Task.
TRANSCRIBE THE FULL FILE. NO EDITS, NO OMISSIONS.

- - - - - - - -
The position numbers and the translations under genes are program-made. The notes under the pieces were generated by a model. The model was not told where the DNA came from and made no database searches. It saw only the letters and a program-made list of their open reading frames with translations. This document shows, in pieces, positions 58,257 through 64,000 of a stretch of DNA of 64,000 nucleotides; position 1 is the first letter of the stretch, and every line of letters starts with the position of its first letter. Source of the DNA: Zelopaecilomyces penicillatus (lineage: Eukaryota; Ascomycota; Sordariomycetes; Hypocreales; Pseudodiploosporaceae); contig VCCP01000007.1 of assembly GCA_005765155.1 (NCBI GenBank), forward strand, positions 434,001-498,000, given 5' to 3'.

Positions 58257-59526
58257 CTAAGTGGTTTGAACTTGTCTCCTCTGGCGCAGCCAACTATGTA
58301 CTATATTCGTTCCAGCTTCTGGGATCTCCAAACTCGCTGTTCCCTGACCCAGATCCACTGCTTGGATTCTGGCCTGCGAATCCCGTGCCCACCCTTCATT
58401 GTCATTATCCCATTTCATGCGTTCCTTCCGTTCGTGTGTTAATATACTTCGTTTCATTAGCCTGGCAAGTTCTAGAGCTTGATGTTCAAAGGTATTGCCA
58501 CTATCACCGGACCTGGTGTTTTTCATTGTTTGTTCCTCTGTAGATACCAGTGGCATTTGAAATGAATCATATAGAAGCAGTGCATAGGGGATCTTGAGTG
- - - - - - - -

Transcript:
The position numbers and the translations under genes are program-made. The notes under the pieces were generated by a model. The model was not told where the DNA came from and made no database searches. It saw only the letters and a program-made list of their open reading frames with translations. This document shows, in pieces, positions 58,257 through 64,000 of a stretch of DNA of 64,000 nucleotides; position 1 is the first letter of the stretch, and every line of letters starts with the position of its first letter. Source of the DNA: Zelopaecilomyces penicillatus (lineage: Eukaryota; Ascomycota; Sordariomycetes; Hypocreales; Pseudodiploosporaceae); contig VCCP01000007.1 of assembly GCA_005765155.1 (NCBI GenBank), forward strand, positions 434,001-498,000, given 5' to 3'.

Positions 58257-59526
58257 CTAAGTGGTTTGAACTTGTCTCCTCTGGCGCAGCCAACTATGTA
58301 CTATATTCGTTCCAGCTTCTGGGATCTCCAAACTCGCTGTTCCCTGACCCAGATCCACTGCTTGGATTCTGGCCTGCGAATCCCGTGCCCACCCTTCATT
58401 GTCATTATCCCATTTCATGCGTTCCTTCCGTTCGTGTGTTAATATACTTCGTTTCATTAGCCTGGCAAGTTCTAGAGCTTGATGTTCAAAGGTATTGCCA
58501 CTATCACCGGACCTGGTGTTTTTCATTGTTTGTTCCTCTGTAGATACCAGTGGCATTTGAAATGAATCATATAGAAGCAGTGCATAGGGGATCTTGAGTG